Researchers Contribute to Gravity Wave Finding

“This is our first time listening to the Universe, and it truly opens up a new chapter in physics.”

By Lucas Cusimano

A team of University of Chicago researchers contributed to the groundbreaking detection of gravitational waves, which was announced earlier this month.

Dr. Daniel Holz, a senior member of the Kavli Institute for Cosmological Physics, Ben Farr, a McCormick Fellow with the Enrico Fermi Institute, graduate students Hsin-Yu Chen and Zoheyr Doctor, and more than 1,000 authors from other universities and organizations contributed to the discovery.

The group of scientists had various roles in the project, from constructing the detectors to dissecting their output. According to Dr. Holz, the gravity of this discovery is immense.

“This is our first time listening to the universe, and it truly opens up a new chapter in physics. You don’t get to do that very often,” he said.

They found the gravitational waves to be caused by a collision of two black holes that released a high level of energy in a very short time. University of Chicago physicist and Nobel laureate Subrahmanyan Chandrasekhar initially theorized in the 1930s that certain types of collapsing stars could form black holes. This detection has added to the concrete data that already supported some of his theories about black holes.

For Holz, gravitational waves have been a career-long pursuit. “I’ve been working on gravitational waves for many years, since I was an undergraduate. I officially joined the LIGO [Laser Interferometer Gravitational-Wave Observatory] collaboration about two years ago,” he said.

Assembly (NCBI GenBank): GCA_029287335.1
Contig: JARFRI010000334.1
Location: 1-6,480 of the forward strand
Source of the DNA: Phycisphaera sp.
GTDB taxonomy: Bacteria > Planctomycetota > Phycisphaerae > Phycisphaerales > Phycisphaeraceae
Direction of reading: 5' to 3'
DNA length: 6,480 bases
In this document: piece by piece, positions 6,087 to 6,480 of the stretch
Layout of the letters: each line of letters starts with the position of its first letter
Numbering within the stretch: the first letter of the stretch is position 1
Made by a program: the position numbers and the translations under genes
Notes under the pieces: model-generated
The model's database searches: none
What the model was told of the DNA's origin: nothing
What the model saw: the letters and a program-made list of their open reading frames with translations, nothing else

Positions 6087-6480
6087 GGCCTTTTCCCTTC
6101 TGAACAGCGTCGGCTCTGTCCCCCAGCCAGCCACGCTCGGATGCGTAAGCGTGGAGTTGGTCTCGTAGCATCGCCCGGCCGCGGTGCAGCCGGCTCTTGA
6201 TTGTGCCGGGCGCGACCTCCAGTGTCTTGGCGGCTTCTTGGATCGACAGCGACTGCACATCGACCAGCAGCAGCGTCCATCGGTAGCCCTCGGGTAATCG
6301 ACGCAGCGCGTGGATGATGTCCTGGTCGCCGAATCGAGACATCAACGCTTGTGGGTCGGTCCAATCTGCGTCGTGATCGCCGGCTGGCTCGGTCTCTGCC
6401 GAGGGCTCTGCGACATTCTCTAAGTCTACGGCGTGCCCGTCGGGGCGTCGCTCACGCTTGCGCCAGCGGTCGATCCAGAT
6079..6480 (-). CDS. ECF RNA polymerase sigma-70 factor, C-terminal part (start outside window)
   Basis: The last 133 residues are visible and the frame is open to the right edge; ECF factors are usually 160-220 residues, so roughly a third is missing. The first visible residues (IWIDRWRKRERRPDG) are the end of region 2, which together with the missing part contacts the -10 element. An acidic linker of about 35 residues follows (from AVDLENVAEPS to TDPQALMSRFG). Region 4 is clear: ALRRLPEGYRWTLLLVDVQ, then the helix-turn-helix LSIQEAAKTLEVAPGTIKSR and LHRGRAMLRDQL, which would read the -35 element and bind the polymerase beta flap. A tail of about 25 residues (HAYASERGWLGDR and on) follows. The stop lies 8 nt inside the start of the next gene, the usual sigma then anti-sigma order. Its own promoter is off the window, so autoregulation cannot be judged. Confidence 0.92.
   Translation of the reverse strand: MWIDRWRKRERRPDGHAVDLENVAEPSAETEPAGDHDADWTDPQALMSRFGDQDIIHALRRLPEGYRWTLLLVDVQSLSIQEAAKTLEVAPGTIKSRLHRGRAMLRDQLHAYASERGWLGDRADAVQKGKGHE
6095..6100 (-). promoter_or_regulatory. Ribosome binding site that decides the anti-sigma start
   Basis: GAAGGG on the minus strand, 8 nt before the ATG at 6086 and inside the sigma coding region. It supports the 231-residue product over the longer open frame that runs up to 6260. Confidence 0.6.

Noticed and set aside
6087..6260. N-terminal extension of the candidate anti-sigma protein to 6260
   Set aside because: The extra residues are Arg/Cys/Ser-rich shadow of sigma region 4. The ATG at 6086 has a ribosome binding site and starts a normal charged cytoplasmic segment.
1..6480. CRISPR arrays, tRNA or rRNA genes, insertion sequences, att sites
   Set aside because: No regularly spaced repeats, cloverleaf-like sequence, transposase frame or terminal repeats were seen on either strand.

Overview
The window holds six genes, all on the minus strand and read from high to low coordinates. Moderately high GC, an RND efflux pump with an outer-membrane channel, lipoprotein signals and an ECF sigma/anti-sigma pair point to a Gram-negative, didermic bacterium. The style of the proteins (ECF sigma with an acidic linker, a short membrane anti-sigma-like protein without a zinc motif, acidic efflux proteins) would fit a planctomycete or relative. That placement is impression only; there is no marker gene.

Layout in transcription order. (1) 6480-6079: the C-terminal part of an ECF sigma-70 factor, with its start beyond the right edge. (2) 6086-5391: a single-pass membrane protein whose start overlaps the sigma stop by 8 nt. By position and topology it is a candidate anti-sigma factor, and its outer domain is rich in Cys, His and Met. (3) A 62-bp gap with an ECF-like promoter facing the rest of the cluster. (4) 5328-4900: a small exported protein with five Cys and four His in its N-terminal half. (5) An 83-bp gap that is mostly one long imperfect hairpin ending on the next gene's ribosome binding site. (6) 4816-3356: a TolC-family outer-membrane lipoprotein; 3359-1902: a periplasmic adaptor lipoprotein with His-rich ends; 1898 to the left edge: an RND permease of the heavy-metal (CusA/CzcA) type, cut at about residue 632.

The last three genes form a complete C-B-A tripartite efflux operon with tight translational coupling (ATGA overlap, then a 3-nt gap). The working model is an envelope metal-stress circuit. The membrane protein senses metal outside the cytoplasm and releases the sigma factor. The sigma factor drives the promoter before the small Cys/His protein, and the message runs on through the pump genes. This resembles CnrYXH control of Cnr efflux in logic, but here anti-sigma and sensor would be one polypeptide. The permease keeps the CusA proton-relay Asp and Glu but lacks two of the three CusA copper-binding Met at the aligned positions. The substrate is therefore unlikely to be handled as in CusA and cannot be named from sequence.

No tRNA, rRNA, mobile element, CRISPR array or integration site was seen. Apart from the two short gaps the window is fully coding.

All waves are ripples in a medium, which propagate from a source. In this case, the waves ripple in space time and travel at the speed of light, carrying the force and information of objects accelerating in spacetime.

According to Holz, a major advantage of detecting gravitational waves is the ability to indirectly observe massive objects that may be transparent, such as dark matter. He believes that these waves will open a new paradigm in physics research.

“These waves offer us an entirely new way to learn about the universe. For example, they have already given us an unprecedented probe of the surface of black holes… These observations confirm that gravitational waves exist and behave exactly as Einstein’s theory predicts they should,” Holz said.

The UChicago team contributed to the discovery by acting as mediator between the detectors and the world of physics researchers. They translated the raw output of the detectors into statements about the universe. One piece of information they passed, according to Holz, was the magnitude of the astrophysical event. “We helped figure out that the gravitational waves were produced from the collision of two black holes, each 30 times the mass of the Sun, at a distance of over one billion light years away from us.”

Holz said that the significance of this discovery is exhilarating, opening up new possibilities for research in the field. “We have a whole new way to explore the Universe. This is a truly new window, and we have no idea what is out there.”

As leader of the UChicago team, Holz is excited for LIGO’s outlook. “I’m reasonably confident that we’ll continue to detect all sorts of interesting things with LIGO. And I’ll be very surprised if I’m not surprised by what we discover,” he said. “Our first detection was the collision of two big black holes; who knows what will be next?”